Recipe from http://comfortofcooking.blogspot.com/
Makes 6 -12 muffins
2 ½ c. flour
1 ½ t. baking powder
½ t. baking soda
½ c. sugar
¼ t. salt
2 eggs, beaten*
1 c. buttermilk*
½ c. melted butter or 1/2 cup vegetable oil
Juice of 1 lemon
1 t. vanilla
1 ½ c. blueberries
For the glaze:
½ c. powdered sugar
3 T. lemon juice
Preheat oven to 400 degrees F. Sift dry ingredients together in a large bowl. In another bowl, whisk eggs, buttermilk, butter or oil, lemon juice and vanilla. Make a well in the dry ingredients and pour in liquid ingredients, mixing quickly. Fold in blueberries. Spoon batter into greased muffin cups, almost to the top of each cup, and bake for 20 -30 minutes, or until golden brown. Wait a few minutes and then transfer muffins to a wire rack to cool. In a small bowl, whisk powdered sugar and lemon juice until it is the consistency of thin icing. Brush each muffin top with about 1 tsp. of the glaze.
*Tip: For a low-fat, low-cholesterol muffin with the same great flavor, try these tips...Instead of buttermilk, substitute 1 c. almond, rice or soy milk. **Instead of egg, make a flax seed "egg." Use 1 T. milled flax seed and 3 T. water. Mix and then let sit for 10 minutes or so (it fluffs), and add to mixture. You can use this as a substitute for eggs in just about any dish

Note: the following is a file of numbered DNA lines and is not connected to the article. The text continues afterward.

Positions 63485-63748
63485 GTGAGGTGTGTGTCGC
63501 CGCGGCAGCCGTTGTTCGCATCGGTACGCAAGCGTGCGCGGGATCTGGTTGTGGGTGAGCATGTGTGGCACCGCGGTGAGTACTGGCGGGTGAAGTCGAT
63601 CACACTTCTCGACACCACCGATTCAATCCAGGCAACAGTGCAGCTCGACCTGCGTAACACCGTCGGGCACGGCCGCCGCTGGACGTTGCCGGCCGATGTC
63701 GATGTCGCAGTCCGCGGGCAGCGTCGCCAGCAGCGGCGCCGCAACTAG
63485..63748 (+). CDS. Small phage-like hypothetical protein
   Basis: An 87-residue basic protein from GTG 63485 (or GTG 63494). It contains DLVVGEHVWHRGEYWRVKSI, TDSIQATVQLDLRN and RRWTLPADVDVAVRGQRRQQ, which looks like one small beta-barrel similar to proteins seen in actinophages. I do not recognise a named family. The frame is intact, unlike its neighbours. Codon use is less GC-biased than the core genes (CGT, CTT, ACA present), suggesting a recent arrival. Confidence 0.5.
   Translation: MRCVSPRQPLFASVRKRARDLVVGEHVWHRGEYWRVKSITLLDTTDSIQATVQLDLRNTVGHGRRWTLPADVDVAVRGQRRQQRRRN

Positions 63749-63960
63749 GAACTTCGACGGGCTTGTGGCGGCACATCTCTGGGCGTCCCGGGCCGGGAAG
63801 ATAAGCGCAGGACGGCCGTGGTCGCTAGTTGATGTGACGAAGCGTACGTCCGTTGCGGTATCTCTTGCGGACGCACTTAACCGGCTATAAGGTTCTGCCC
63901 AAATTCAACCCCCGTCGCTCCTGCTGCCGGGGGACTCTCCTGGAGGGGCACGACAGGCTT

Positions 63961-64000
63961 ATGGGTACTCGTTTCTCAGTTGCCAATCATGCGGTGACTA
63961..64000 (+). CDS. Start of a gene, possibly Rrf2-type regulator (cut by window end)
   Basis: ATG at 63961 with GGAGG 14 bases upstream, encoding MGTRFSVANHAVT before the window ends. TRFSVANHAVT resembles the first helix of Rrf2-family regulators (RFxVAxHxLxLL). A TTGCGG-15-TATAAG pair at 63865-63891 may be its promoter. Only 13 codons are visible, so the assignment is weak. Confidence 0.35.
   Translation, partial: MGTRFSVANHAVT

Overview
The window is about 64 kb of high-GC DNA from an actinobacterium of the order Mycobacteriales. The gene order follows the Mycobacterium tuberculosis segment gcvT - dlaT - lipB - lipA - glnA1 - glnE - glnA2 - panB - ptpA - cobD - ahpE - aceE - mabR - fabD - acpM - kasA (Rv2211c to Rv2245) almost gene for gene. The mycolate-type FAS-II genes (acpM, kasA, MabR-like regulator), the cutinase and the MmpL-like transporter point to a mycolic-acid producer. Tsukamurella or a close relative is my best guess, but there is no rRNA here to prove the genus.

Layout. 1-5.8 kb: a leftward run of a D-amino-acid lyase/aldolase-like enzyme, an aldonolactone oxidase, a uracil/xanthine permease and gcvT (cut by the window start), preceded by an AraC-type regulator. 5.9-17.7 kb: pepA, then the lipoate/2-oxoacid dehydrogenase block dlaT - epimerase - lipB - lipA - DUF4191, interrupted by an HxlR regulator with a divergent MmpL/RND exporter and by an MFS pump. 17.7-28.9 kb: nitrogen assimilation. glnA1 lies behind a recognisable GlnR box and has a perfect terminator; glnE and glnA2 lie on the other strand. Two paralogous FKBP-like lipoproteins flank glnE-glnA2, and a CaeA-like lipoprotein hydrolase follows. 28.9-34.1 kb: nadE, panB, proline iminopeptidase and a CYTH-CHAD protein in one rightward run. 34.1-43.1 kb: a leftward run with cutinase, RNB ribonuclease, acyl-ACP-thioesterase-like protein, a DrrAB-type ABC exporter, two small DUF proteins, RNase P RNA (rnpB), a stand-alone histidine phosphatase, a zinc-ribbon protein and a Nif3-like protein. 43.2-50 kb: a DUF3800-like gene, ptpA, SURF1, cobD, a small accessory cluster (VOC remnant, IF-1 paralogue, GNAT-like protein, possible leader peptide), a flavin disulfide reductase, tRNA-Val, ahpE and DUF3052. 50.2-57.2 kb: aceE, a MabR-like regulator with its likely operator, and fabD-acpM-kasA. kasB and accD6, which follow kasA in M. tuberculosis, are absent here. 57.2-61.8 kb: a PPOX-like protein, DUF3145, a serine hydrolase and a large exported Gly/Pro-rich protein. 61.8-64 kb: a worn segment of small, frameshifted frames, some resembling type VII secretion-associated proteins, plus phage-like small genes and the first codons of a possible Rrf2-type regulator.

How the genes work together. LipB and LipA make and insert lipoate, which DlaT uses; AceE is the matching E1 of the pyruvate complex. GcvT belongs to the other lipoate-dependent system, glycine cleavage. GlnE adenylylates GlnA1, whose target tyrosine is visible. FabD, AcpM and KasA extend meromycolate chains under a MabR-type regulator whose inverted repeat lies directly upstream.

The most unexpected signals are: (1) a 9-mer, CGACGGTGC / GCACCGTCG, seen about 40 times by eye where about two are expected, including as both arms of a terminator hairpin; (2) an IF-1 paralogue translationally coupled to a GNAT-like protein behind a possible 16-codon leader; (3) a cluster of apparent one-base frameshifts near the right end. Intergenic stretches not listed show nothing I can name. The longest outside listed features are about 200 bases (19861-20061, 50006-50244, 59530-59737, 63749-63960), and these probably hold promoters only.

Wednesday, December 1, 2010
How are you coming on your 3 month meal supply or your short term food storage as we all lovingly call it? I struggle with it a bit because I buy ingredients, use them and don’t replace them. Rotating and replacing used food items is a must. I don’t have any problem coming up with several good dinner recipes that I want to include in my rotation; I have several of my own and have found many more in the books, “Dinner is in the Jar”, It’s in the bag”, and also “I can’t believe it’s food storage”. “Girlfriends on the go” is another great book as is “Dinner is Ready”. If you are interested in one of these books, hurry and talk to Santa before it’s too late to get your requests in.
I’ve talked before about how I love cookbooks. Lots of cookbooks. They make me happy. I love looking at food blogs and more often than not, I find a recipe that sounds really good and can be altered to become a food storage recipe or more correctly a “short term food storage” recipe.
I also find it is easier to think of what I consider “cold weather” recipes for my short term food storage than other recipes. Maybe because soups and stews are more easily adaptable.